To mark the first year of the programme we have launched the GOOD FINANCE Framework: Creating Inclusive Organisations in Financial and Professional Services

The GOOD FINANCE Framework is a unique, action-focused framework that aims to create a better work environment for all employees. The framework brings together the ideas of 44 women who participated in the recent qualitative study, alongside the thoughts of 35 women who attended roundtables and over 1,700 respondents to our quantitative survey. Recognising that there is no silver bullet for creating inclusive organisations, the framework identifies 10 themes and proposes concrete actions for organisations wanting to retain and develop their most talented employees, including women. These actions will be key as we progress with the next stage of gender convergence which will see us working and learning what works together.

Moving forward WIBF is keen for partner firms to get involved in the next phase of the WIBF ACT Research Programme in which success of the recommended actions are monitored and evaluated. We encourage all workers to discuss these suggested actions in their firms. We hope to inspire firms to try these actions in-house, regardless of sponsorship, and continue a dialogue with us on their success. Together we can discover what works.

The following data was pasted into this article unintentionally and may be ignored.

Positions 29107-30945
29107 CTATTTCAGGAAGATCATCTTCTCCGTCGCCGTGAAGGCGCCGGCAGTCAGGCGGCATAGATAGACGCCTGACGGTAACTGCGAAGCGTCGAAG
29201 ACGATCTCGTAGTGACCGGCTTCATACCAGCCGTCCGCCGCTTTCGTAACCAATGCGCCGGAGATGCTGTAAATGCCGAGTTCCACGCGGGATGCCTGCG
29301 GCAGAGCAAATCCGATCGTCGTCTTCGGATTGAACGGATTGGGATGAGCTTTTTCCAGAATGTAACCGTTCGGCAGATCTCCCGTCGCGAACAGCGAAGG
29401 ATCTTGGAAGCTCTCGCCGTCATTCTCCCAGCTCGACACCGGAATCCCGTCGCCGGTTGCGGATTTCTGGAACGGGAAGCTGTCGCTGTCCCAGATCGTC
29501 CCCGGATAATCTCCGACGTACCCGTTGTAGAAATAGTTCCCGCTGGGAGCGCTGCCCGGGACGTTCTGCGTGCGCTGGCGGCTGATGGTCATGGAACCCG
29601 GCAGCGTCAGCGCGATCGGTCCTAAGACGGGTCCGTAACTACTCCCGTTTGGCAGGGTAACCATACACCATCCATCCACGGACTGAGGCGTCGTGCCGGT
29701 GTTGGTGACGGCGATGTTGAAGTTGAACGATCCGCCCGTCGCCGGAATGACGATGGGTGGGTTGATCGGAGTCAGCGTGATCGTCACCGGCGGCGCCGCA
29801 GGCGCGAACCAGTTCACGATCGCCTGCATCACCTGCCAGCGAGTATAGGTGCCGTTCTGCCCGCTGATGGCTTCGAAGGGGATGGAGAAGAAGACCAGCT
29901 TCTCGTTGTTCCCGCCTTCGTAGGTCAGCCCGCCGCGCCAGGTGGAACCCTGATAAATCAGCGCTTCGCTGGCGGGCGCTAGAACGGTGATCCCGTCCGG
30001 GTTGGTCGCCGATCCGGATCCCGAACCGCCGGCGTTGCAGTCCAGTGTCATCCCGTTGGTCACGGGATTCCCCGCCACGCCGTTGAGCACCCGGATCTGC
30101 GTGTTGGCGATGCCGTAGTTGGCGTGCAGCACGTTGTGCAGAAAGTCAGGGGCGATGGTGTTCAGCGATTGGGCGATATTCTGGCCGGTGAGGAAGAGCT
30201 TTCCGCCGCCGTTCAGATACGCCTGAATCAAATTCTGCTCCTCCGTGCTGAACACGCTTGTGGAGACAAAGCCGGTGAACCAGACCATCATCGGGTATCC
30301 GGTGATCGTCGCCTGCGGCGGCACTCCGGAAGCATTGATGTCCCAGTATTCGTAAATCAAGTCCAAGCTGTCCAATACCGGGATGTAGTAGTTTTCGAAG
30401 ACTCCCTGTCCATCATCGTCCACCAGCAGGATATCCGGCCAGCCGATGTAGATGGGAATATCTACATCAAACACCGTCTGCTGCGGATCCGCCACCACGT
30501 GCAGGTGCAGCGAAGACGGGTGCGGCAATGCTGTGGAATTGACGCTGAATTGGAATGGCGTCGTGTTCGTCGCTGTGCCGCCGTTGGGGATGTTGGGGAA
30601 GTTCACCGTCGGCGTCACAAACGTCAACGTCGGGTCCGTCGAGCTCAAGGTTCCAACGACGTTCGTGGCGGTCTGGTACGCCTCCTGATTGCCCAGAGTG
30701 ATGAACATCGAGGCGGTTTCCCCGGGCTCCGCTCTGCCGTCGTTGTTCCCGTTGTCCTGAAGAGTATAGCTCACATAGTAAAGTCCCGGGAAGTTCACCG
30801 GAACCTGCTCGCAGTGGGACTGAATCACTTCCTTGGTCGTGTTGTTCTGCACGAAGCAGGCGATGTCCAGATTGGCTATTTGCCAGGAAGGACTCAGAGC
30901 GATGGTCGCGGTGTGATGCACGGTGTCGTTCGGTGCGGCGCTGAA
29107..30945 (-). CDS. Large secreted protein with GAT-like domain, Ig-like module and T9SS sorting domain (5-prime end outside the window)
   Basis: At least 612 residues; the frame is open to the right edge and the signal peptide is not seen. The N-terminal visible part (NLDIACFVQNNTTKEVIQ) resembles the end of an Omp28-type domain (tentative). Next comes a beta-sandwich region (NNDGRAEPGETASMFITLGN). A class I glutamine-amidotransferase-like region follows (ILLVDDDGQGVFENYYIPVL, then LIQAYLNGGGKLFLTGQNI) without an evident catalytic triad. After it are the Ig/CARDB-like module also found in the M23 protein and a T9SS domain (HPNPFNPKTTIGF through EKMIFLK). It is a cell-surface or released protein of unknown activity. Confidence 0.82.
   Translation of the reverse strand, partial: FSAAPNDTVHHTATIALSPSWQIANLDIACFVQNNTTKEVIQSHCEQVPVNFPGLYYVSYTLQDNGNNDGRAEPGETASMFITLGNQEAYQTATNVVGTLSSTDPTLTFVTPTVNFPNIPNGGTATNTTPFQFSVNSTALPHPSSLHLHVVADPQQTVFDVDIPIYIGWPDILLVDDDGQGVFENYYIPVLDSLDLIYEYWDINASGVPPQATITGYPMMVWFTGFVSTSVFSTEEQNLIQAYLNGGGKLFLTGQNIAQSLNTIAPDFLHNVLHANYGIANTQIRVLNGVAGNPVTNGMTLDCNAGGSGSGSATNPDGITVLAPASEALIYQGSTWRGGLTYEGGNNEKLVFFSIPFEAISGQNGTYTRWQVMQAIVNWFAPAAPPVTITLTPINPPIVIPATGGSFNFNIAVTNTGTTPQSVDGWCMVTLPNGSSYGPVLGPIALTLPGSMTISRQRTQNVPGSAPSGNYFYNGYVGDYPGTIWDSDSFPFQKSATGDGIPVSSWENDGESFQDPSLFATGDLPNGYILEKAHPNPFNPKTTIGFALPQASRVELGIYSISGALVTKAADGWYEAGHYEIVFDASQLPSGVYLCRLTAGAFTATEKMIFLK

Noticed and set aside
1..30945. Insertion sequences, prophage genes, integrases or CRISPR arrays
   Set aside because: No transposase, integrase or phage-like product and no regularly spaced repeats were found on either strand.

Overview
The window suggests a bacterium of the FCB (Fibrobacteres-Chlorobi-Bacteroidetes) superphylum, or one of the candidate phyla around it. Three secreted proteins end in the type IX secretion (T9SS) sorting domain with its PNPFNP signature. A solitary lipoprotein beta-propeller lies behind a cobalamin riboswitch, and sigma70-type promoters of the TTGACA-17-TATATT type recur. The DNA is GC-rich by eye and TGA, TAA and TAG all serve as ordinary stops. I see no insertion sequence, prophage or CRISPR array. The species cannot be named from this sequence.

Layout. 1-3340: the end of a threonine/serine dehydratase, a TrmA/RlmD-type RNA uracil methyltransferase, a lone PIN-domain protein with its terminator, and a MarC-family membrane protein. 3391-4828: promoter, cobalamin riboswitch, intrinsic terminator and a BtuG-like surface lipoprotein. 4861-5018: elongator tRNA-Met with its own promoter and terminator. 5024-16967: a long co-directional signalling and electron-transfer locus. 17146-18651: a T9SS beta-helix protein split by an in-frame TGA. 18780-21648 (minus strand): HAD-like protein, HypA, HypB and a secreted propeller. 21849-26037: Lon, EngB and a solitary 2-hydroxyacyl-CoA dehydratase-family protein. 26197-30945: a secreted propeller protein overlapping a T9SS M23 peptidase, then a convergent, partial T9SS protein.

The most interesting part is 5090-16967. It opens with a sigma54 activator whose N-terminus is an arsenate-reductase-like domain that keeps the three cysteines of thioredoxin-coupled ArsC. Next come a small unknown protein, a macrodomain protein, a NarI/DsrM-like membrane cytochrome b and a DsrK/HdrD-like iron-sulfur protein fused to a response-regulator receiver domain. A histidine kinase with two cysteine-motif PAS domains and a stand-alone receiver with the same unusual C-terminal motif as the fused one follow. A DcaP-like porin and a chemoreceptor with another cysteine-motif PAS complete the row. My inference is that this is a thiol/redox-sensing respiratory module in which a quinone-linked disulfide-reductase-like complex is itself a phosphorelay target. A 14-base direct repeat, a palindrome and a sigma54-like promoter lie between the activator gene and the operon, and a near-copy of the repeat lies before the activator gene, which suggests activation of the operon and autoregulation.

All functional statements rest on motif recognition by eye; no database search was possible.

Check out a selection of our press coverage.

BBC News - ‘Mediocre’ male managers are stopping women’s rise

Bloomberg - ‘Mediocre’ Male Managers in Finance Hold Women Back, Report Says

City AM - WIBF’s ACT Research Programme finds that women are held to higher standards across financial services compared to their male counterparts

CNBC - Women in finance feel overlooked for ‘mediocre’ male co-workers, UK study finds

Financial Times - Women in finance say ‘mediocre’ male managers block progress

LSE News - Women held to higher standards across financial services

New York Times - Mediocre’ men get ahead in finance more easily, say women in the industry

The Telegraph - Women in the workplace being held back by ‘mediocre’ male managers